MANAGED CARE November 2011. ©MediMedia USA
All the focus on accountable care organizations might be overkill, considering that participation is voluntary. Health plans face other deadlines, however. For instance, the clock is running for insurers to plan and prepare for transition to the ICD-10 coding system. The compliance date is Oct. 1, 2013, and the preparation involves a lot of work: There are approximately 13,000 ICD-9-CM codes; ICD-10-CM will have 68,000.
“Medical directors need to ensure their medical policies have been reviewed and updated as warranted for ICD-10,” says Jim Daley, director of risk and compliance information at Blue Cross Blue Shield of South Carolina and a nationally recognized expert on ICD-10. “Depending on the extent that specific codes are referenced in policies and on the number of policies, the policy review itself can consume hundreds or even thousands of hours. Even if specific codes aren’t mentioned in the policies, medical directors need to ensure that the policies will continue to operate as intended under the new code set.”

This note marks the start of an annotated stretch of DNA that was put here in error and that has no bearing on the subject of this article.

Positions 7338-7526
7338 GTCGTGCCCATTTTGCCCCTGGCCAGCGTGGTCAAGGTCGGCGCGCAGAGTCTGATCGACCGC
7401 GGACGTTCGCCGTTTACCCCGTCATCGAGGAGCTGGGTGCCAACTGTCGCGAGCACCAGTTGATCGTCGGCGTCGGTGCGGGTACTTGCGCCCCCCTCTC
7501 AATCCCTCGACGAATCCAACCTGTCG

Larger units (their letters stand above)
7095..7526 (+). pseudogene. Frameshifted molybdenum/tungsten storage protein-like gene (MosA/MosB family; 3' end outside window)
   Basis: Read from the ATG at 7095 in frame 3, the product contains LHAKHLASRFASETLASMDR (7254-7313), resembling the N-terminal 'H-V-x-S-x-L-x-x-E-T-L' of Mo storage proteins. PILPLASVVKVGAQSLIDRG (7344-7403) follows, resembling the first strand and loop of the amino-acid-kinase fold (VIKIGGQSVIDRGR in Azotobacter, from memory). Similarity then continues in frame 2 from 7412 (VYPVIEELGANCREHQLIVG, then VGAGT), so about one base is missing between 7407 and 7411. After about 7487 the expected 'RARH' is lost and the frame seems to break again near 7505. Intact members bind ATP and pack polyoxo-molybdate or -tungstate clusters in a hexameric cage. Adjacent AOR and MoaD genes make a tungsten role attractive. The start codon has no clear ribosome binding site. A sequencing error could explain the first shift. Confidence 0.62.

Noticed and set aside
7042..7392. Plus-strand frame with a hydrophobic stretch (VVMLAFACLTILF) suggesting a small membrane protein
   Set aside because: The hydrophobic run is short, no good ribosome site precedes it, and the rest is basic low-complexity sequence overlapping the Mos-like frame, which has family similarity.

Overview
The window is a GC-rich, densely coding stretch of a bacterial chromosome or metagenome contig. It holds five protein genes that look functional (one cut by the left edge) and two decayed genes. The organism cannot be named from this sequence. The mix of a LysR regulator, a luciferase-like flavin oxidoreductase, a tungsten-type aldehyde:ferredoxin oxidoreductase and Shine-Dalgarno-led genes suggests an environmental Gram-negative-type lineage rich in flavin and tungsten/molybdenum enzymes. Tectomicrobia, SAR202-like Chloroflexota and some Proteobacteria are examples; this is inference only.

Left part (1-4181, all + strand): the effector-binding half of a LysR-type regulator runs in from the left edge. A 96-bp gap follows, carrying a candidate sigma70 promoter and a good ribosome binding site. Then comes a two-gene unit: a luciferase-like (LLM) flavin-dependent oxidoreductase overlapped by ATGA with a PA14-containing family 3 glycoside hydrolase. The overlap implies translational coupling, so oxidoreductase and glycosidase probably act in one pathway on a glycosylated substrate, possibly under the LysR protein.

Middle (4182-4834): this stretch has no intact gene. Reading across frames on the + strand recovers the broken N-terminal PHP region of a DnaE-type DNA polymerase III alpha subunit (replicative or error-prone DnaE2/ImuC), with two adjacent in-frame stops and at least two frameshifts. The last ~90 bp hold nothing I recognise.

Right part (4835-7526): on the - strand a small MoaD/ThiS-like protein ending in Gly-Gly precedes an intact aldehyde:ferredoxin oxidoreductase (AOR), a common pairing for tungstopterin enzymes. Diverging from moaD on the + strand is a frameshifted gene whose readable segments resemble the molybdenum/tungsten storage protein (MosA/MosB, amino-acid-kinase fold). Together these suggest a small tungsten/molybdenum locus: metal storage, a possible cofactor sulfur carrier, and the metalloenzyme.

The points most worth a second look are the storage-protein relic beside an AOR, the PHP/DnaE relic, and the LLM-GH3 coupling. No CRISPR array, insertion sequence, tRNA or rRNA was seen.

Expect IT challenges galore, says Daley. “IT applications may contain logic that enacts the medical policies, and that logic must be reviewed and updated for ICD-10. This will require the knowledge of medical directors to properly map logic to the new codes.”
ICD-10 (the International Statistical Classification of Diseases and Related Health Problems 10th Revision) is the latest code set from the World Health Organization to categorize diseases. It is overseen in this country by the Department of Health and Human Services. Periodically, ICD goes through major revisions. In between, there is continuous updating of codes, as well as the addition of a handful of new ones each year. ICD-10 represents a scope of change not attempted since 1946 with ICD-6.